My previous experience of large scale street art was limited to the taxi tour of Belfast murals John and I took several years ago. Those enormous Irish wall paintings were edgy, highly political and emotionally charged – the tour brought out John’s childhood memories of living there in the seventies. There was a raw, slightly unfinished quality to them.
Glasgow street art, in comparison, felt as impressive in scale but pretty, polished and safe. No doubt this is because most of the city centre pieces I saw were commissioned to top urban artists by the council in an attempt to disguise shabby blank gables and abandoned store fronts and rejuvenate key areas of Glasgow for the upcoming Commonwealth Games.
Although more decorative in intent Glasgow murals are witty and eye-catching, and proving popular with the city’s residents and visitors.
The first piece I saw near the Central Station, of a giant girl examining passers-by below in a loupe, was painted by Smug, the Australian born artist Sam Bates. It was fun to catch a glimpse of it just off Argyle Street!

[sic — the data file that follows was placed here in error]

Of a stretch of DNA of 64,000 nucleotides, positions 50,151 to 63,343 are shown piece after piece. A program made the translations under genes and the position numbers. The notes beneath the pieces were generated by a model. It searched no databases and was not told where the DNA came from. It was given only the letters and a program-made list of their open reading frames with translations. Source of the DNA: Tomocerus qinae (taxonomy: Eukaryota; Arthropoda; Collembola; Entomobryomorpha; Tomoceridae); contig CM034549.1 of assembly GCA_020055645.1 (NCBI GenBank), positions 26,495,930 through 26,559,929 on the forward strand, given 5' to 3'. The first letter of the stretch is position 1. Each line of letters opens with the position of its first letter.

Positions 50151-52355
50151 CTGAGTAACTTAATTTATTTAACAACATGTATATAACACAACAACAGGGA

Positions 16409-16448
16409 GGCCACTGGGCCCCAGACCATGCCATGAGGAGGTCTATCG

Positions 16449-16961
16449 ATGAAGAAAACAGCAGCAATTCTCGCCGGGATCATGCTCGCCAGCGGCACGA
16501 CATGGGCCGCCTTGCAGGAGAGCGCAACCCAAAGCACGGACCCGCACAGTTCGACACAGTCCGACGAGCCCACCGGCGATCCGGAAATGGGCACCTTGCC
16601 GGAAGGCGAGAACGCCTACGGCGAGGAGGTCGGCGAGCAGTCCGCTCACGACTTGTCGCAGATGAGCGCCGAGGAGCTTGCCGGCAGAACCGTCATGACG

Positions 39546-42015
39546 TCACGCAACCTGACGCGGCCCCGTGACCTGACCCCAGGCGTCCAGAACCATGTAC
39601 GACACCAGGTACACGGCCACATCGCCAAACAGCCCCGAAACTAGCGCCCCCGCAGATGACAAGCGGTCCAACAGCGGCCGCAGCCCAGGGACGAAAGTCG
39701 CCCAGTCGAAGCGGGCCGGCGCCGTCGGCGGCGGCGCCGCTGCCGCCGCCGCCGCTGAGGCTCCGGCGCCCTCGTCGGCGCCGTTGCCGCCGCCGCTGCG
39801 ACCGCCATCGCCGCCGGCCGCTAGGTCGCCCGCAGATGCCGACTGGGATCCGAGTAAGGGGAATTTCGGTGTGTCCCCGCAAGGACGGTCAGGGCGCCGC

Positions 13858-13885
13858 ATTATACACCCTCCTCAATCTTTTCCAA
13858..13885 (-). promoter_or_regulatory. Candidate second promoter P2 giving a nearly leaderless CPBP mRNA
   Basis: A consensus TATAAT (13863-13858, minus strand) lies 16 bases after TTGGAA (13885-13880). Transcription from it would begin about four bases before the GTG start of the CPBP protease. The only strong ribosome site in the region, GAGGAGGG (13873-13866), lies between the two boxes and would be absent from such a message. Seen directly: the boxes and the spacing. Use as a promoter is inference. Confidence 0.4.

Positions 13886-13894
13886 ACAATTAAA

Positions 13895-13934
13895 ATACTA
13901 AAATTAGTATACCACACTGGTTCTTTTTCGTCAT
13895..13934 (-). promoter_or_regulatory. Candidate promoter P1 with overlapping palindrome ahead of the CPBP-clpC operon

As I pressed on it was apparent that Glaswegians embraced their street art as a daily staple. It was there when they were shopping… and when they were accosted by Greenpeace activists… and when they were parking cars… and when they were just crossing the street.
Some work destined to be ephemeral, such as a huge Glasgow 2014 Badminton piece by Guido Van Helten peeking out of the mountains of rubble from knocked down surrounding buildings (the block was cleared for a Selfridges store project that was later abandoned).
But the most bizarre and fun mural by Smug I stumbled upon in Glasgow that day graced the walls of Ingram Street car park.
What can I say – it was a visual feast of urban art which made my first trip to Glasgow very enjoyable! More photo stories from this visit are forthcoming…